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Better Cheap Wine, Coming Next?

Photo by: David Yellen

Posted: Feb 25, 2009 1:31pm ET

Alan Heath caught my ear when he mentioned, off-handedly at lunch yesterday, that he is planning a range of $5 wines from growers in Clare Valley, one of Australia’s premier wine regions. But how would that be possible? Clare Valley wines generally sell for $15 and up.

Heath, the ex-race car driver who has focused on North America to market his Heath, Southern Sisters, Lizard Flat and Southern Roo wines, told me that he is negotiating to buy the old Leasingham winery from Constellation. It would come with some vineyards, but he’s also interested in working a deal with a co-op of Clare Valley growers to make wines from their grapes there.

"A lot of these guys are tired of one-sided contracts with some of the big wineries, who sometimes decide not to take their grapes at the last minute,” Heath told me. “This way they’ll always have a home, and we can sell good wines for about $5 a bottle in the U.S.”

Heath may be the guy to do it. His own winery, which started from a single vineyard in Adelaide Hills, has consistently produced good values buying grapes from the South Australian regions best suited to each variety. His dogged marketing style has found success with American wine drinkers. (Heath Wines do especially well in Minnesota and Canada, he noted over lunch.)

Using Clare Valley fruit carries more weight than yet another inexpensive range of anonymous wines from fruit grown in warmer inland regions, known more for prolific volume than for specific character. The co-op model is also intriguing. In tough economic times, co-ops have traditionally emerged throughout the world to deliver fairly priced wines. In this instance, growers would produce their own bottlings from their own fruit, and Heath’s role would be to provide the winemaking facilities and marketing.

That would be quite a milepost, wouldn’t it? Good $5 wine? Even at $6 or $7, that would be a good deal for American wine drinkers, and would go a long way to shoring up Australia’s reputation for making a good drink for fair money.

Eric Heinz
Philadelphia —  February 25, 2009 5:01pm ET
Harvey - In sharp contrast to this post, I saw your recent review of the 98 pt. $1,800 per 375 ml Australian port. Since you can buy semi-aged 100pt 2001 Rieussec Sauternes for $100 per half bottle and various 100 pt 2005 Bordeaux for $400-700 (and hundreds of other extremely highly rated wines for $60 -$150), is this pricing pure insanity or does a market still exist?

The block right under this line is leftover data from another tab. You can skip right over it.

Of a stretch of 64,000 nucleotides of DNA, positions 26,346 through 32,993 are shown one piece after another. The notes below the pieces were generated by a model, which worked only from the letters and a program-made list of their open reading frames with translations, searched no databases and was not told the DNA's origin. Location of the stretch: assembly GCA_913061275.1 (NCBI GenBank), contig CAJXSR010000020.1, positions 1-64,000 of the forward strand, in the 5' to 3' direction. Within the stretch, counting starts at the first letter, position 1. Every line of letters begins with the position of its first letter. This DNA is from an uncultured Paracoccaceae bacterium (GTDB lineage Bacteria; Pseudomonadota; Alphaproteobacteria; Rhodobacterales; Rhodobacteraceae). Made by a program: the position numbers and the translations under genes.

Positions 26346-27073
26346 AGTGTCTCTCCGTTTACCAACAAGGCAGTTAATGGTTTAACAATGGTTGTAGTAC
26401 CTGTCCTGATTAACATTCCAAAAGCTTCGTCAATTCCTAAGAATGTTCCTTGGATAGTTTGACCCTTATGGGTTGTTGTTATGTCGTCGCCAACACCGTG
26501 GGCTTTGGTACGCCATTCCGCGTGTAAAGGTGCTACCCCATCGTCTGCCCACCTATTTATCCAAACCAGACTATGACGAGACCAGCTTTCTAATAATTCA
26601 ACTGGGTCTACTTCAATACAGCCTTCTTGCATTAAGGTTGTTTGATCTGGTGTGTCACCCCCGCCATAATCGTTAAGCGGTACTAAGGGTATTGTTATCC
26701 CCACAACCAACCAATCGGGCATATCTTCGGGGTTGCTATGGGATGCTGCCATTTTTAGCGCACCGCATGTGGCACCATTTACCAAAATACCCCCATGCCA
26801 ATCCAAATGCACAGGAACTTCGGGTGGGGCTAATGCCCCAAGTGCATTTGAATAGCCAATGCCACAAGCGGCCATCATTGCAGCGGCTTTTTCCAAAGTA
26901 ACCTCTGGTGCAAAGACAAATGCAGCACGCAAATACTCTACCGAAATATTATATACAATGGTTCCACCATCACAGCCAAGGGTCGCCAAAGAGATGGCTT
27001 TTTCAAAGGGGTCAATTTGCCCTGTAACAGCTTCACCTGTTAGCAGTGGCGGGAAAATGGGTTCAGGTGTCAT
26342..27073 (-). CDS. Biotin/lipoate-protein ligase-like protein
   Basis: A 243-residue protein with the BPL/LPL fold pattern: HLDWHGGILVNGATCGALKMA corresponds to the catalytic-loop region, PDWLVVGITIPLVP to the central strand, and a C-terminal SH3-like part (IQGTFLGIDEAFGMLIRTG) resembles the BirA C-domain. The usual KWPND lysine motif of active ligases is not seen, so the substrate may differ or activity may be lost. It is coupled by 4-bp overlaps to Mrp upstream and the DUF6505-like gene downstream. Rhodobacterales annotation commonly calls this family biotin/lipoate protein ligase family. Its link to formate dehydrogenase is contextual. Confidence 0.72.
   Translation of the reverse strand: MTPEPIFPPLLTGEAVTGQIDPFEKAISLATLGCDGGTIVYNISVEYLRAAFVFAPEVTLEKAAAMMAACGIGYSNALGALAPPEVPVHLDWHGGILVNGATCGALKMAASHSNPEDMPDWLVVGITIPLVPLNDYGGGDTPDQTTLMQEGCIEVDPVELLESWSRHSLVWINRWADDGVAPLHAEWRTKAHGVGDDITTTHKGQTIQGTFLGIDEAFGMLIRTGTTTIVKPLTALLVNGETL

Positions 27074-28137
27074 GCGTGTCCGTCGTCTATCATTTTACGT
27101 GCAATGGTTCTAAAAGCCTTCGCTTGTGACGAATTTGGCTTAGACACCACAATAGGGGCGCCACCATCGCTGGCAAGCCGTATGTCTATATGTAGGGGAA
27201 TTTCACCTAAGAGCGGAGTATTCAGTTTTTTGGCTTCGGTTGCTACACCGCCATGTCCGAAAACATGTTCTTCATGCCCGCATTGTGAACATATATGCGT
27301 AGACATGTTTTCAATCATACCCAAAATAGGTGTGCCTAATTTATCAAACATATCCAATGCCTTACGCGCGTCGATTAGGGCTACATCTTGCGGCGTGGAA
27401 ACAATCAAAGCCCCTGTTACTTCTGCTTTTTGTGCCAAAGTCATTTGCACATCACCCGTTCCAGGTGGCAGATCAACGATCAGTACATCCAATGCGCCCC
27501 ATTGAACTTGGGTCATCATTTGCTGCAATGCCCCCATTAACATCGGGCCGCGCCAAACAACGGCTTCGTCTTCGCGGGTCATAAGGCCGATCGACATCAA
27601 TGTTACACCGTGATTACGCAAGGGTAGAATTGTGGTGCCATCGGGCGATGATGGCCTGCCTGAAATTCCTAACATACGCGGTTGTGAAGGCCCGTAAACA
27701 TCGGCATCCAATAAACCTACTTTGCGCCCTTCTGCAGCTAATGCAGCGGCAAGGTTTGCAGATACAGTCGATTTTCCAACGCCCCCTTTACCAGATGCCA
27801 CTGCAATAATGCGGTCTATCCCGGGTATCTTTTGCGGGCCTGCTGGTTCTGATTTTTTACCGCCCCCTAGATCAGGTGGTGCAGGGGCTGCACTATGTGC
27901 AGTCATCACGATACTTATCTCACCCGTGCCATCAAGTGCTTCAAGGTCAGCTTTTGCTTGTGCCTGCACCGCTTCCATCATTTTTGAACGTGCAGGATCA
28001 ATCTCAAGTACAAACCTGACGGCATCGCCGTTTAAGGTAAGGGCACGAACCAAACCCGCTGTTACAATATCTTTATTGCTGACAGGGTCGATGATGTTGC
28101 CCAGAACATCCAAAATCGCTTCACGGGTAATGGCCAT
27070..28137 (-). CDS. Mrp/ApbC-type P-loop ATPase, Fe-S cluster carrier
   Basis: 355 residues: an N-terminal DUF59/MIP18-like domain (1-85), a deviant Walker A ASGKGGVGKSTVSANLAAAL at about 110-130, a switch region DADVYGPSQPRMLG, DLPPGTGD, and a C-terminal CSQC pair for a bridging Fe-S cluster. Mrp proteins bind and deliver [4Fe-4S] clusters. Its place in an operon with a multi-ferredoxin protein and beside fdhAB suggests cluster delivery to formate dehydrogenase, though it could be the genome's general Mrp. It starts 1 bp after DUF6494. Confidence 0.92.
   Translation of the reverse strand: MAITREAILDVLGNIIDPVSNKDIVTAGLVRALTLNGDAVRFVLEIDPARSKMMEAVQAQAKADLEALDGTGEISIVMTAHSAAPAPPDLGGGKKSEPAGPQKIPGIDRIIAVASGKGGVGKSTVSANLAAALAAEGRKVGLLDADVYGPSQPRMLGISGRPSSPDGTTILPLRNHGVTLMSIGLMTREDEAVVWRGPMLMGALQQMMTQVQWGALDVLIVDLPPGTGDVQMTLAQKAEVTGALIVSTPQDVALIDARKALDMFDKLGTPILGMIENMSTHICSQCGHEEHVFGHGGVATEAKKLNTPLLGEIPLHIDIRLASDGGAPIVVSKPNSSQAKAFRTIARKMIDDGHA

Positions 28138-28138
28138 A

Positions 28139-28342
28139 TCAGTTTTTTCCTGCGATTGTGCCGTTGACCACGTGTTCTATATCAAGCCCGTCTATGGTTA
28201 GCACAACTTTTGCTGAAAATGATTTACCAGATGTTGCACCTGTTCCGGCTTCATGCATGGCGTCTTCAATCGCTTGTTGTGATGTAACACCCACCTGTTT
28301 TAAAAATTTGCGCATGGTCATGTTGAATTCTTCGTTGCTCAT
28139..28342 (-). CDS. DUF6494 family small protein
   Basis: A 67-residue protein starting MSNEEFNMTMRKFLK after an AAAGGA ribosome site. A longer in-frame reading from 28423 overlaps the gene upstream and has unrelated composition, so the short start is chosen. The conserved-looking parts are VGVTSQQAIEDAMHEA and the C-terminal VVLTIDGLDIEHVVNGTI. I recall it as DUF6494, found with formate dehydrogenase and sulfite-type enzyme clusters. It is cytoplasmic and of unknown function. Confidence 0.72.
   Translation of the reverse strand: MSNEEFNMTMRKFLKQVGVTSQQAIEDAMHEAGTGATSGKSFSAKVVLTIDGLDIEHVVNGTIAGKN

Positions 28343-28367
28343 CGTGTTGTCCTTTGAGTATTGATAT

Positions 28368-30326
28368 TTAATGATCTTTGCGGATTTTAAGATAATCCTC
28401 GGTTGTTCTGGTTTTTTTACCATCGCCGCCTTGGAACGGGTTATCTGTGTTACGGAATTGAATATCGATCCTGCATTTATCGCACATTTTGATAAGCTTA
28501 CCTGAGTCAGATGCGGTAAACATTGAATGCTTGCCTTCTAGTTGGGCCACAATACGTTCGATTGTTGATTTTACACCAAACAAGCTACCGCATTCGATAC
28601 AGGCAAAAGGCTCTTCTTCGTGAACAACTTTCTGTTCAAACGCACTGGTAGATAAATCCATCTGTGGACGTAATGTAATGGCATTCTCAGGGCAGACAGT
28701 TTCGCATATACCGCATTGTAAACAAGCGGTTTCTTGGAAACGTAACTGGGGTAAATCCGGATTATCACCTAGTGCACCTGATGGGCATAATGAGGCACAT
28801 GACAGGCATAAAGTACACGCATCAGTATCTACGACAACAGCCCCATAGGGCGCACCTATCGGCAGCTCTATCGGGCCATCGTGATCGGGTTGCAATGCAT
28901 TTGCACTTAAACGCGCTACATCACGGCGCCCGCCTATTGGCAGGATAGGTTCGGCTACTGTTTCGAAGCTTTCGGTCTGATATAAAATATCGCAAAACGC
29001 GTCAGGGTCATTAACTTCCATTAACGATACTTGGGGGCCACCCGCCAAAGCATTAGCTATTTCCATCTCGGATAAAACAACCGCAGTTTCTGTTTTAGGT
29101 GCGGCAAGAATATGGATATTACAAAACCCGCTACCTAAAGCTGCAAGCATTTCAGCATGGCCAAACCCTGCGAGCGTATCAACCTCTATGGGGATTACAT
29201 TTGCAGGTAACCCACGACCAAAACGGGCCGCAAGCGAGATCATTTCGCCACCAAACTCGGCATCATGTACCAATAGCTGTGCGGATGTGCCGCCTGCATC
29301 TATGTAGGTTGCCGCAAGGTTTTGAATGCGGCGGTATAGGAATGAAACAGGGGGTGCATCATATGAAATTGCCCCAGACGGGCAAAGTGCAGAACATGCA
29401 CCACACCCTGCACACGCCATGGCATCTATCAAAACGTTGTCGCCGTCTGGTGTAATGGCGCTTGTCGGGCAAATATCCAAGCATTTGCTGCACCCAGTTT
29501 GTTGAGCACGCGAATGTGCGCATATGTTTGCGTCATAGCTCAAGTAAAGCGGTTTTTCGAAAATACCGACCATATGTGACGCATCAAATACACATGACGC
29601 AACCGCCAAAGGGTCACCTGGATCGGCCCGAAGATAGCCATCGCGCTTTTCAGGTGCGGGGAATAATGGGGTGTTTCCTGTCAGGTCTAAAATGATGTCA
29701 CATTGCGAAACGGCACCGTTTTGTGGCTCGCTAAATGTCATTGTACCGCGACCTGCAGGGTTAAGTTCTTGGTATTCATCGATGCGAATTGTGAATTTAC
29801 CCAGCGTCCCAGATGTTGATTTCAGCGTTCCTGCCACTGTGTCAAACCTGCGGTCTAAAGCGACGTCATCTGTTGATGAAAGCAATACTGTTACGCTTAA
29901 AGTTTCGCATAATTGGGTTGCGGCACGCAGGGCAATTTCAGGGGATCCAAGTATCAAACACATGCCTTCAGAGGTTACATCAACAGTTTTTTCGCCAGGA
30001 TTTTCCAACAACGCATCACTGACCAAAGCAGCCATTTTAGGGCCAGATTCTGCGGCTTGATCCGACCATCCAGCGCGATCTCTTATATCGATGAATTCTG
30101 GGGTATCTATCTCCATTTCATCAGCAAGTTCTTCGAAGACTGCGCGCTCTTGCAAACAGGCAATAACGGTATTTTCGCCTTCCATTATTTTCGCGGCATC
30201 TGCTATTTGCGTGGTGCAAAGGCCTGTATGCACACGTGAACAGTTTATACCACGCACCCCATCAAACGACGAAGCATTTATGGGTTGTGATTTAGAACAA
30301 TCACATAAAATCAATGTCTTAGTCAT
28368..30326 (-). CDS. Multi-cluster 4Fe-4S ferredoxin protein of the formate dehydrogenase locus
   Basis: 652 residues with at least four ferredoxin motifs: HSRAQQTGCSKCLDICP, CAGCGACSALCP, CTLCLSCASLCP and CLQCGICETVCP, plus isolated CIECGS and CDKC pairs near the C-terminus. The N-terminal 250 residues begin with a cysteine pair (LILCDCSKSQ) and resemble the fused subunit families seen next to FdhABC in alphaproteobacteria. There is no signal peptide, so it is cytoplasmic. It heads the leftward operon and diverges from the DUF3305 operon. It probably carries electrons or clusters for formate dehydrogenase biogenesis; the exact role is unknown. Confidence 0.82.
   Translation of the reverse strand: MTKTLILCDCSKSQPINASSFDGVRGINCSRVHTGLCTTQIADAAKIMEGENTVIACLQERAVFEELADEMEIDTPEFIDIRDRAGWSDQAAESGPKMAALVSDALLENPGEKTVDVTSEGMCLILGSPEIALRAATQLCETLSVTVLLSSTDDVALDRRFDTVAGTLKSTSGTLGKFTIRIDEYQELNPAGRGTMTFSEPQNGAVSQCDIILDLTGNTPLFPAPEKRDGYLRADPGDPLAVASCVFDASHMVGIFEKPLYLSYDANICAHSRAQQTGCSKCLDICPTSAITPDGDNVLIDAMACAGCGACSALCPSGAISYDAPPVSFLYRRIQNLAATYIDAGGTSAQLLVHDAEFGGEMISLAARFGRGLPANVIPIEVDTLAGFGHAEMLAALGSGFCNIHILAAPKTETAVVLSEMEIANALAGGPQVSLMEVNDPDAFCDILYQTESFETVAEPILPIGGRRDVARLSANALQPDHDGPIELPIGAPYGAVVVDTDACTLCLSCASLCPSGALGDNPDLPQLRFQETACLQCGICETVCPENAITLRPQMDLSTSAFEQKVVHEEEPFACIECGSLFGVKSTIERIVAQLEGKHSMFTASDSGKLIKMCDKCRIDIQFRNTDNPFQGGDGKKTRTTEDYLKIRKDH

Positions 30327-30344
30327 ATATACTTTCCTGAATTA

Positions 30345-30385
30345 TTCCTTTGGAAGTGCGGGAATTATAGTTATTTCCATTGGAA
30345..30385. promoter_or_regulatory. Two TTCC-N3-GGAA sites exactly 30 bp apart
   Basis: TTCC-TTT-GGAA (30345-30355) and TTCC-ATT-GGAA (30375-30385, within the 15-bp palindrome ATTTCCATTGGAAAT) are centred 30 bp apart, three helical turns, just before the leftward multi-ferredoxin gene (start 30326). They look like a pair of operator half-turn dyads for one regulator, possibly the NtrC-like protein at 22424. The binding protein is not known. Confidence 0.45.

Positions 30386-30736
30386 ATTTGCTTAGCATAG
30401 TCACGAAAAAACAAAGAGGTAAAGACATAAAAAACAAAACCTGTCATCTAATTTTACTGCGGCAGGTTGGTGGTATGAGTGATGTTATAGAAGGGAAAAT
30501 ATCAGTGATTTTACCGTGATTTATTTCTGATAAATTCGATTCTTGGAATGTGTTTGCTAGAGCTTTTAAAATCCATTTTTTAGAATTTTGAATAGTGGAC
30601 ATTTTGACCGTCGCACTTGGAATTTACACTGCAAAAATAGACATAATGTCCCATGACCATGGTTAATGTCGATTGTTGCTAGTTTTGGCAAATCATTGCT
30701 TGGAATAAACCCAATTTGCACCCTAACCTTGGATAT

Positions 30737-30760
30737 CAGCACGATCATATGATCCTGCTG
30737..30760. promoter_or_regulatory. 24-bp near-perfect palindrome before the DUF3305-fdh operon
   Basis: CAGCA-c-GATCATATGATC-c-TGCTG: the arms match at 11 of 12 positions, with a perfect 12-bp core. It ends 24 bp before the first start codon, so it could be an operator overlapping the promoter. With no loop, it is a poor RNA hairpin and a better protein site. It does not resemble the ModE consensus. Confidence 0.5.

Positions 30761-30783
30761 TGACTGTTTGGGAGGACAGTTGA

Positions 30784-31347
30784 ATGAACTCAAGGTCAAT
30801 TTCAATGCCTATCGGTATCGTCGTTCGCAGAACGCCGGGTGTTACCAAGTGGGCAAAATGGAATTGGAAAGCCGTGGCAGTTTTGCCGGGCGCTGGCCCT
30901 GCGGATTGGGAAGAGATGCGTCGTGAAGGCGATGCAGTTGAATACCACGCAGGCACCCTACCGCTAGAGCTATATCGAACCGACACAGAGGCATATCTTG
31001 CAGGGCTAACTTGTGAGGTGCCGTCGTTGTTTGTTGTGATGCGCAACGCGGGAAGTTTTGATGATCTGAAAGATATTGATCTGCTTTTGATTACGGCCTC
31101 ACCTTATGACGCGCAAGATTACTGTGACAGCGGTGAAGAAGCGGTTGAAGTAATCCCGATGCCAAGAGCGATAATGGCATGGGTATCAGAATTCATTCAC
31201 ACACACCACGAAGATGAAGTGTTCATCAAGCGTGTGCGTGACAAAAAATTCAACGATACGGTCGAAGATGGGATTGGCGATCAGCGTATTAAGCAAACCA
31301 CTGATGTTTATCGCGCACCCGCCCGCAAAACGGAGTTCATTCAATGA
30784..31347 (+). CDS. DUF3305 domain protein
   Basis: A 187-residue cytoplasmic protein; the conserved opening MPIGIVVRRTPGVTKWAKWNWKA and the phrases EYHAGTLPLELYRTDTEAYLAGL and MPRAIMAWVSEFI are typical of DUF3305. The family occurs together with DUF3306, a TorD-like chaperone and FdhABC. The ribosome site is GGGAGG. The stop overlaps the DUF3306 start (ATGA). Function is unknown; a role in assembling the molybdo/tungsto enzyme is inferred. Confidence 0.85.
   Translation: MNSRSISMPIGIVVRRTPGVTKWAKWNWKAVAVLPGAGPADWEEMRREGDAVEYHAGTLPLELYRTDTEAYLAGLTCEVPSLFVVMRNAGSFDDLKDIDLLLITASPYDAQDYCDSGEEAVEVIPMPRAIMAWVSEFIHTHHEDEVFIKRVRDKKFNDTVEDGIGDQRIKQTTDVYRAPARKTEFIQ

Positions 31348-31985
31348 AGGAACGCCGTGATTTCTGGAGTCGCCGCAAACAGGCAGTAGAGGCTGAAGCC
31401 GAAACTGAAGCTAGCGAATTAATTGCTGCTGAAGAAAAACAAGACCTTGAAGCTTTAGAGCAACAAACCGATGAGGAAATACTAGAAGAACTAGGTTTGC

Sandy Fitzgerald
Centennial, CO —  February 26, 2009 11:38am ET
Harvey; As a writer you clearly understand the phrase : "Words have meaning". So your choice of words for the title gave the article a slant of its own. Your choice was not: Better Less Expensive Wine Coming, or Better QPR Wine Coming, but better "Cheap" Wine Coming. Every reader has a sensuary image, and probably a terrible memory, of a cheap wine. So telling us that bottle of Thunderbird, or other fruit bomb cheap wine, is going to get better doesn't really stir most of the readers of this forum much. But for those who do drink "cheap" wine, I guess any improvement is a blessing!
Harvey Steiman
San Francisco, CA —  February 26, 2009 12:36pm ET
In fairness, Eric, the ultra-expensive Aussie Port is 100 years old (!) and there's only a handful of cases. It's a true collector's item. Truly, it's the opposite end of the spectrum from a widely available value wine.
Harvey Steiman
San Francisco, CA —  February 26, 2009 12:44pm ET
For me, "good cheap wine" is like "dressy casual." It sounds like an oxymoron at first, but it works when you think about it.
Peter Lehmann Wines Ltd
Australia —  February 27, 2009 8:10pm ET
Might make better race car fuel than continuing to pull down a premium wine region.
Harvey Steiman
San Francisco, CA —  March 2, 2009 1:40pm ET
I don't know who at Peter Lehmann Wines posted that last one, but I don't see how it is "pulling down a premium wine region" to give the growers a place for their grapes when the big wineries fink out on them and a chance to make their own wines as a co-op. It also occurs to me that Lehmann himself started his winery in Barossa with similar motives when the growers there were in crisis and had nowhere to sell their grapes.

Maybe it's the price that bothers the writer. Holy cow, good wine for $5? Can't have that, can we?

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